The Little Mermaid always wanted to be a part of our world. And we live in a world of selfies — lots and lots of selfies.

Artist Simona Bonafini created a series titled “Selfie Fables” that imagines what your Instagram feed would look like if it were habituated by your favorite cartoon characters. And while it isn’t as disturbing as other Disney re-interpretations, Hercules and company are guilty of some selfie faux pas:

Shirtless gym selfies. We know this is going straight to Tinder:

Simona Bonafini

Bikini shots. There’s no need for #perfectbody thinspo…

Simona Bonafini

Instilling feelings of FOMO. Maybe your invite to the tea party went into your spam folder?

Simona Bonafini

Nothing is wrong with this selfie. Maleficent owns it:

Simona Bonafini
TIME movies

There Will Be a Tetris Movie, and it Will Be ‘Epic’

Game Boy Game "Tetris"
The cover of Nintendo Game Boy game, "Tetris." Boston Globe—Boston Globe via Getty Images

"What you [will] see in Tetris is the teeny tip of an iceberg that has intergalactic significance."

Are you sitting down? Please, tell me you’re sitting down. Because, the Wall Street Journal reports, Tetris will be coming to a theater near you.

No, not for a World Cup competition — the company is determined to turn the classic blockbusting game into a spectator sport — but for a movie. That’s right, there is going to be a Tetris movie. And according to Threshold Entertainment CEO Larry Kasanoff, “It’s a very big, epic sic-fi movie.”

While we don’t know what to expect, Kasanoff, who turned Mortal Kombat into a film in 1995, told the WSJ what we shouldn’t expect. “This isn’t a movie with a bunch of lines running around the page,” he said. “We’re not giving feet to the geometric shapes . . . What you [will] see in Tetris is the teeny tip of an iceberg that has intergalactic significance.”

May this please open the door for other spinoffs of Marble Madness and Pong, too. Blip. Blip. Bloop.

[WSJ]

TIME film

J.J. Abrams Mashes Up Star Wars and Batman in Episode VII Tease

The Millennium Falcon as you've never seen it before

J.J. Abrams made the internet very happy Thursday. The Star Wars director tweeted out a video that at first seems like Episode VII footage, but then becomes something even greater: A Star Wars/Batman mashup.

It’s the Millennium Falcon as you’ve never seen it before.

Abrams has been exchanging these mashups with Batman v. Superman director Zack Snyder:

Fan fiction enthusiasts, commence!

TIME movies

There’s Going to Be a Ben-Hur Remake Starring Jack Huston

Actor Jack Huston arrives for the premiere of HBO's television series "Boardwalk Empire" Season 4 in New York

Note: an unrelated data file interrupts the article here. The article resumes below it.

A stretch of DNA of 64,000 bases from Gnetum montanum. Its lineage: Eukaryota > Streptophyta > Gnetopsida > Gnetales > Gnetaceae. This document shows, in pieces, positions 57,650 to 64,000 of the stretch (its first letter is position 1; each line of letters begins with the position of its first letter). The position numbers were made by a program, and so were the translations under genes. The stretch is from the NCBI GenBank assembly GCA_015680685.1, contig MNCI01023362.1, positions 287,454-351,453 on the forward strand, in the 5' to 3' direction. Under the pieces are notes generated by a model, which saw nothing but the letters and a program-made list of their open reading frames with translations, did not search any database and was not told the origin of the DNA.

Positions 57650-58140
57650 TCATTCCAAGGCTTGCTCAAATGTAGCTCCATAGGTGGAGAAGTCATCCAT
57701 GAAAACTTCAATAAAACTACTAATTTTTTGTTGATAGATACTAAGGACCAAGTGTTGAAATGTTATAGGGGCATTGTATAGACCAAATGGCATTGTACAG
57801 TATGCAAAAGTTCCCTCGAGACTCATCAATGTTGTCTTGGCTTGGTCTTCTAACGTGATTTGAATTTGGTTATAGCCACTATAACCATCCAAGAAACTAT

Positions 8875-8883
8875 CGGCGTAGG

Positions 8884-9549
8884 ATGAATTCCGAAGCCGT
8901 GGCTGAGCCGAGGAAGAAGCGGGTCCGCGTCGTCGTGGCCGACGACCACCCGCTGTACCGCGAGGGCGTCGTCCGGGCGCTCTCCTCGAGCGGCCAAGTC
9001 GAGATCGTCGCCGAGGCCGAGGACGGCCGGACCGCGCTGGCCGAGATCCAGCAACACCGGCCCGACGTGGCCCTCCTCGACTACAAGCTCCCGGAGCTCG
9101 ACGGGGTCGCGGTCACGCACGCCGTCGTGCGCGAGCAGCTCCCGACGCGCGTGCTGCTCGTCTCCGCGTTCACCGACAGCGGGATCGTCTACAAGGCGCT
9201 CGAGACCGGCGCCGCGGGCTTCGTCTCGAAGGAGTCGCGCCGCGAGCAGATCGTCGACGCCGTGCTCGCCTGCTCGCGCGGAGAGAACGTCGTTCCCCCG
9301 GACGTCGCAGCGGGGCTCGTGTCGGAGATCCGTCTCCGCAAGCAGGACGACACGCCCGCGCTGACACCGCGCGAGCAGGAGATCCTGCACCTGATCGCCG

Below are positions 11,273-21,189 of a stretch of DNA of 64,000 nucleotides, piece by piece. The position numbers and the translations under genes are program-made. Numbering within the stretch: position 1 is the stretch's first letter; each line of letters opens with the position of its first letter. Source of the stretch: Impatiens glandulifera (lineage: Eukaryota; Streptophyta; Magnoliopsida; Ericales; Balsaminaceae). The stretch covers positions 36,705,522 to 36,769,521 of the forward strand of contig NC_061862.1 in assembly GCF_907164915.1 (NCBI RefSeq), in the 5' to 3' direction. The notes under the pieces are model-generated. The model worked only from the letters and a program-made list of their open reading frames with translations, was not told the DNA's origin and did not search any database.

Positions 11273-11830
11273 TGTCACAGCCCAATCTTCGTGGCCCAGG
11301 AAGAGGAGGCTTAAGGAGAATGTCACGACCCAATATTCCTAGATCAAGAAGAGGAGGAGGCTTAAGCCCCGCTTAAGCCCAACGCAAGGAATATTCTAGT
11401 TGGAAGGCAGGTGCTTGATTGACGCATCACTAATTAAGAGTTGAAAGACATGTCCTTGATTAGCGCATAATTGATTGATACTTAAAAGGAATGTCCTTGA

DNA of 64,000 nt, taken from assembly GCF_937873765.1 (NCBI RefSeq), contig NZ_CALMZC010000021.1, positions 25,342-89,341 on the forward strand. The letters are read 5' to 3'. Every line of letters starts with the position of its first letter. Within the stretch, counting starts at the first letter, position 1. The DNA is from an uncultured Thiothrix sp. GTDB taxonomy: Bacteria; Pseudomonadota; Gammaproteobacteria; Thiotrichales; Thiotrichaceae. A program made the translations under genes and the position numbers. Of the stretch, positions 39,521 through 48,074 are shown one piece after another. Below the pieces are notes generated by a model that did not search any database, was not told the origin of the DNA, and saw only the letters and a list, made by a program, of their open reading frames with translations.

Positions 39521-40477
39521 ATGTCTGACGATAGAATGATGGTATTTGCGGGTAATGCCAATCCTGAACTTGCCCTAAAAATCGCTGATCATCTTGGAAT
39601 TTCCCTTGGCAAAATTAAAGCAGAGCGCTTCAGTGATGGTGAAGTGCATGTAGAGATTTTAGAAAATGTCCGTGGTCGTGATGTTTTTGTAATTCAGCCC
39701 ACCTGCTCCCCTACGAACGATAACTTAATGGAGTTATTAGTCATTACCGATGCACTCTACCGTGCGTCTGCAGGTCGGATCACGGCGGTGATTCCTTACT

Actor Jack Huston arrives for the premiere of HBO's television series "Boardwalk Empire" Season 4 in New York September 3, 2013. Carlo Allegri / Reuters

Movie is scheduled for release in February 2016

Boardwalk Empire actor Jack Huston is set to star in a Ben-Hur remake, says the Hollywood Reporter.

The details aren’t finalized yet, but the English actor will reprise the role made famous by Charlton Heston. He will star alongside Morgan Freeman, who will play Ildarin, the Reporter says.

Director Timur Bekmambetov, known for his vampire franchise Night Watch and Abraham Lincoln: Vampire Hunter will take on the challenge of remaking the 1959 classic, which won 11 Oscars, including Best Picture.

Bekmambetov will begin filming in Europe next year, and the movie is scheduled to be released on Feb. 26, 2016.

[THR]

TIME History

FDR’s Polio: The Steel in His Soul

Jeffrey Kluger is Editor at Large for TIME.

Disease can break a lot of people. As a new film by Ken Burns and an exclusive video clip show, it helped make Franklin Roosevelt

No one will ever know the name of the boy scout who changed the world. Odds are even he never knew he had so great an impact on history. It’s a certainty that he was carrying the poliovirus—but he may not have known that either since only one in every 200 infected people ever comes down with the paralytic disease. And it’s a certainty too that he had it in late July of 1921 when he and a raucous gathering of other scouts had gathered on Bear Mountain in New York for a summer jamboree. So important was the event in the scouting world that it even attracted a visit by the former Assistant Secretary of the Navy and 1920 Democratic Vice Presidential nominee, Franklin Roosevelt.

This much is painfully certain too: somehow, the virus that inhabited the boy found its way to the man, settling first in his mucus membranes, and later in his gut and lymph system, where it multiplied explosively, finally migrating to the anterior horn cells of his spinal cord. On the evening of August 10, a feverish Roosevelt climbed into bed in his summer cottage on Campobello Island in Canada’s Bay of Fundy. It was the last time he would ever stand unassisted again.

Roosevelt’s polio, which struck him down just as his political star was rising, was supposed to be the end of him. The fact that it wasn’t is a self-evident matter of history. Just why it wasn’t has been the subject of unending study by historians and other academics for generations. This year, Roosevelt and his polio are getting a fresh look—for a few reasons.